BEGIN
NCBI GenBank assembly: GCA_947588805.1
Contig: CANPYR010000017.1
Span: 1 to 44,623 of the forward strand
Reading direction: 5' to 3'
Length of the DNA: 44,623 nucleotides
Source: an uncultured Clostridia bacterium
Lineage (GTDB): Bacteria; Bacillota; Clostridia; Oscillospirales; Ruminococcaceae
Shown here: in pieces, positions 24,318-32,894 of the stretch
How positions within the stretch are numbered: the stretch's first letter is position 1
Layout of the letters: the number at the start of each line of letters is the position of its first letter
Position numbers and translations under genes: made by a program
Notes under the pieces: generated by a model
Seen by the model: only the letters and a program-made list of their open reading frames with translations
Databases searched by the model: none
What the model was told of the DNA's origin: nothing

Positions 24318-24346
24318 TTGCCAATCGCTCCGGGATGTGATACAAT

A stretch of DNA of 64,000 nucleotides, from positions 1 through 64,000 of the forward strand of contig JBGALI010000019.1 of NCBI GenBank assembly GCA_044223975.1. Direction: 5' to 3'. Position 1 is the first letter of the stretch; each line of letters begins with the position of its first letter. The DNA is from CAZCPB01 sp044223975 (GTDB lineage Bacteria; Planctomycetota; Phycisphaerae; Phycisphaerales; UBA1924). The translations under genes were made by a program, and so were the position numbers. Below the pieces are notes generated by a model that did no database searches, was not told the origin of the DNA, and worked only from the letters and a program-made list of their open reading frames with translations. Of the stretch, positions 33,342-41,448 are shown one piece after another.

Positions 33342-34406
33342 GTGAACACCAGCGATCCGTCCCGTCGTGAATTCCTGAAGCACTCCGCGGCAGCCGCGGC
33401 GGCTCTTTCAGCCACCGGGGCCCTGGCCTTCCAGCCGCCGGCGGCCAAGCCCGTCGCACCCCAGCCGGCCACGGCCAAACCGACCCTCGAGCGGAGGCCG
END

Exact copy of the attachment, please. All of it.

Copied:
NCBI GenBank assembly: GCA_947588805.1
Contig: CANPYR010000017.1
Span: 1 to 44,623 of the forward strand
Reading direction: 5' to 3'
Length of the DNA: 44,623 nucleotides
Source: an uncultured Clostridia bacterium
Lineage (GTDB): Bacteria; Bacillota; Clostridia; Oscillospirales; Ruminococcaceae
Shown here: in pieces, positions 24,318-32,894 of the stretch
How positions within the stretch are numbered: the stretch's first letter is position 1
Layout of the letters: the number at the start of each line of letters is the position of its first letter
Position numbers and translations under genes: made by a program
Notes under the pieces: generated by a model
Seen by the model: only the letters and a program-made list of their open reading frames with translations
Databases searched by the model: none
What the model was told of the DNA's origin: nothing

Positions 24318-24346
24318 TTGCCAATCGCTCCGGGATGTGATACAAT

A stretch of DNA of 64,000 nucleotides, from positions 1 through 64,000 of the forward strand of contig JBGALI010000019.1 of NCBI GenBank assembly GCA_044223975.1. Direction: 5' to 3'. Position 1 is the first letter of the stretch; each line of letters begins with the position of its first letter. The DNA is from CAZCPB01 sp044223975 (GTDB lineage Bacteria; Planctomycetota; Phycisphaerae; Phycisphaerales; UBA1924). The translations under genes were made by a program, and so were the position numbers. Below the pieces are notes generated by a model that did no database searches, was not told the origin of the DNA, and worked only from the letters and a program-made list of their open reading frames with translations. Of the stretch, positions 33,342-41,448 are shown one piece after another.

Positions 33342-34406
33342 GTGAACACCAGCGATCCGTCCCGTCGTGAATTCCTGAAGCACTCCGCGGCAGCCGCGGC
33401 GGCTCTTTCAGCCACCGGGGCCCTGGCCTTCCAGCCGCCGGCGGCCAAGCCCGTCGCACCCCAGCCGGCCACGGCCAAACCGACCCTCGAGCGGAGGCCG